An occupier is any person or other entity (and there may be several) which is in occupation or control of land, premises or a structure. An occupier has a duty to ensure premises are reasonably safe for people who may enter on the property.
In accordance with the above definition, injuries arising out of slips, trips or falls, recreational and sporting pastimes and falls on public or private properties, can all result in claims against one of more occupiers of those premises.
What do I need to prove?
Firstly, you will need to consider whether the occupier of the premises/property owed you a duty of care. In most cases this is generally a simple process as occupiers in many circumstances, particularly commercial enterprises, must ensure that their premises are reasonably safe for entrants.
Secondly, you will need to prove that the duty of care owed to you by the occupier has been breached. Investigations will need to be made in relation to any failure which resulted in the duty of care being breached. For example, it may include proving that a spill on which you slipped or other dangerous feature on the premises was present for an unreasonable length of time or that the occupier was aware or ought to have been aware of a defect in the premises.
Thirdly, you will need to prove that as a result of the failure to take reasonable care you suffered an injury. This will require medical evidence from your treating doctors and, in some cases, from independent specialists who will assess your injuries.
What am I entitled to?
The amount of compensation you are entitled to can include the following:
- Pain and suffering – the amount of damages is determined by comparing your injury to a most extreme case of injury. There is an upper limit payable for a most extreme case of injury, which sets a maximum that can be awarded, but there is also a minimum threshold which you must reach in order to be entitled to compensation for pain and suffering.
- Loss of income – any time you have taken off work as a result of your injury, or losses likely to occur in the future, can be claimed. It will be necessary to gather evidence to prove both the past loss of wages and the likelihood that you will suffer a loss in the future.
- Treatment expenses – you can claim any reasonable and necessary past treatment costs and any future surgery/treatment you will require if it has been caused by the accident.
- Domestic assistance and personal care – it is often the case that these injuries can incapacitate you from completing your household chores or requires providing you with personal care (for example, assistance with showering, dressing or shaving). Any assistance you have required, either unpaid from family and friends, or in commercial circumstances where you pay for the assistance, can be claimed.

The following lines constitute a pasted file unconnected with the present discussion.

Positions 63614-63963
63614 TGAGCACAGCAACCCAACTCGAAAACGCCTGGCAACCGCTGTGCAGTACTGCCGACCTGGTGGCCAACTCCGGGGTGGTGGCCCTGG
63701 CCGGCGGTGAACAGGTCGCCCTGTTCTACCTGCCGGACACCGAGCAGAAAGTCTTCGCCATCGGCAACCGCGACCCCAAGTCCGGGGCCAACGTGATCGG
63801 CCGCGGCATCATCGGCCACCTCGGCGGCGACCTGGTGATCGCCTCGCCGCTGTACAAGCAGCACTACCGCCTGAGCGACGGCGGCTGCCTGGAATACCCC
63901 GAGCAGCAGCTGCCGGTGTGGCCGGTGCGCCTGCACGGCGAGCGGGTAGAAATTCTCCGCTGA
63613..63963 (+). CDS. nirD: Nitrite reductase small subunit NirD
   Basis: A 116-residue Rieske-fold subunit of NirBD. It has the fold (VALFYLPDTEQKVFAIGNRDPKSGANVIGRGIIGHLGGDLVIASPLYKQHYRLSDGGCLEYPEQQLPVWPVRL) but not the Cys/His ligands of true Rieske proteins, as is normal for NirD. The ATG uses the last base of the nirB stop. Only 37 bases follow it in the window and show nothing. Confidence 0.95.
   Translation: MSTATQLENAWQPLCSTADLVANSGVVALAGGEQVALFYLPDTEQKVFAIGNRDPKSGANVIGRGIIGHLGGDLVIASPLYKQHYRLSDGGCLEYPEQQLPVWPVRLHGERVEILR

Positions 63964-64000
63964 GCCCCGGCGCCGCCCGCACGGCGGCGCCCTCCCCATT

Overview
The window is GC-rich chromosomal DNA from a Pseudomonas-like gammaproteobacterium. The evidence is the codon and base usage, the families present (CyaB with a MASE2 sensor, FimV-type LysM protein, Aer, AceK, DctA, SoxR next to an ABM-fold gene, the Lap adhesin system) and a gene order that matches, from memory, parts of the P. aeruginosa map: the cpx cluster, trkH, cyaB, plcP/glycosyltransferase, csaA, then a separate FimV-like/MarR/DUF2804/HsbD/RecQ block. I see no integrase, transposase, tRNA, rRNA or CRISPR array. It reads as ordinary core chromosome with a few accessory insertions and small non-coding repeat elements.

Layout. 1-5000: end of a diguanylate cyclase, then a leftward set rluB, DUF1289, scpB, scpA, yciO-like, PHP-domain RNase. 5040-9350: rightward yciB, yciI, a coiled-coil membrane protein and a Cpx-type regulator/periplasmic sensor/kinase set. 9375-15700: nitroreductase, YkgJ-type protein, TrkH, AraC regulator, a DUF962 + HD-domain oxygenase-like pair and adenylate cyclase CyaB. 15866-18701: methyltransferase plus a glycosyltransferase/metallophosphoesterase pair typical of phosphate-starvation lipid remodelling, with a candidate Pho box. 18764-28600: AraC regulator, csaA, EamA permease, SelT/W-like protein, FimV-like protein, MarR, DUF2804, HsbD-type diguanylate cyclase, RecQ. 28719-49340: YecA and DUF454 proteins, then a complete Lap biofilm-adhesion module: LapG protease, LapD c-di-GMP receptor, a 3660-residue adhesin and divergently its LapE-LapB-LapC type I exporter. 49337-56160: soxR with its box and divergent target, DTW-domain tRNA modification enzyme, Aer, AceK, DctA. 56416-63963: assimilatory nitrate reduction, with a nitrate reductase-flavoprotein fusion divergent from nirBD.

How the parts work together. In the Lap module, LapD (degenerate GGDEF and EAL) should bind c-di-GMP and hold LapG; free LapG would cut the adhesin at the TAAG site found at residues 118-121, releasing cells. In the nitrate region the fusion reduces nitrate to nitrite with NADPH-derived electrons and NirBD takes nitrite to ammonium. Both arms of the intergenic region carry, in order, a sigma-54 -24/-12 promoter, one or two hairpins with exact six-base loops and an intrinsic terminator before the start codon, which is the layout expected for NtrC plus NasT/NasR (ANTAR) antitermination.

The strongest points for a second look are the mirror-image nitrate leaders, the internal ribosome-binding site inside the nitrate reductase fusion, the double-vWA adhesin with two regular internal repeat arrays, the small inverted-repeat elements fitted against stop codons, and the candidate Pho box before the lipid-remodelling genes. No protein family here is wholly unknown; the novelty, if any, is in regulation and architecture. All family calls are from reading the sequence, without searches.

Are there any time limits?
Yes. You have 3 years from the date your cause of action was discoverable to commence proceedings. If proceedings are not commenced within the 3 year limitation period you will not be able to commence or maintain proceedings. If you are concerned that your claim may fall outside the 3 year limitation period, we strongly recommend that you obtain legal advice without delay.
What are the legal costs?
At Marsdens we conduct these cases, on a no win/no pay basis in relation to payment of our professional costs. This means that you do not pay our legal fees for the time spent preparing your case until the conclusion of the matter and then only if your claim is successful.
In relation to expenses, which primarily relate to the cost of obtaining clinical notes and expert reports, Marsdens have a database of experienced medical and other experts who provide reports of high quality. We will discuss with you the likely cost of reports and if necessary make arrangements for payment if you are experiencing financial difficulty.
Will I have to go to Court?
It is often in the best interests of all parties to negotiate with the view to settling the claim prior to the matter proceeding to Court.
In some matters it may be necessary to commence Court proceedings and proceed to Court if a reasonable settlement cannot be achieved. In the end, the aim is to maximize the compensation you receive and sometimes the best way to do that is to go to Court.
You can rest assured that you will be well prepared for your Court hearing with time spent with you reviewing and discussing your evidence including with our experienced barristers.
Is instructing a Marsdens solicitor really necessary?
It is our experience that the claim process is much less stressful and more accessible if you have a solicitor managing it for you. The early collection of evidence and information is essential to the success of your claim. Sometimes it can be difficult to know how to get the right documents, what law is applicable and whether your claim is worthwhile pursuing.
Instructing a Marsdens solicitor means that you have an experienced professional who will look out for your best interests, consider your circumstances and assist you in the most efficient and beneficial way possible. We aim to provide a personal service with a demonstrated commitment to our clients.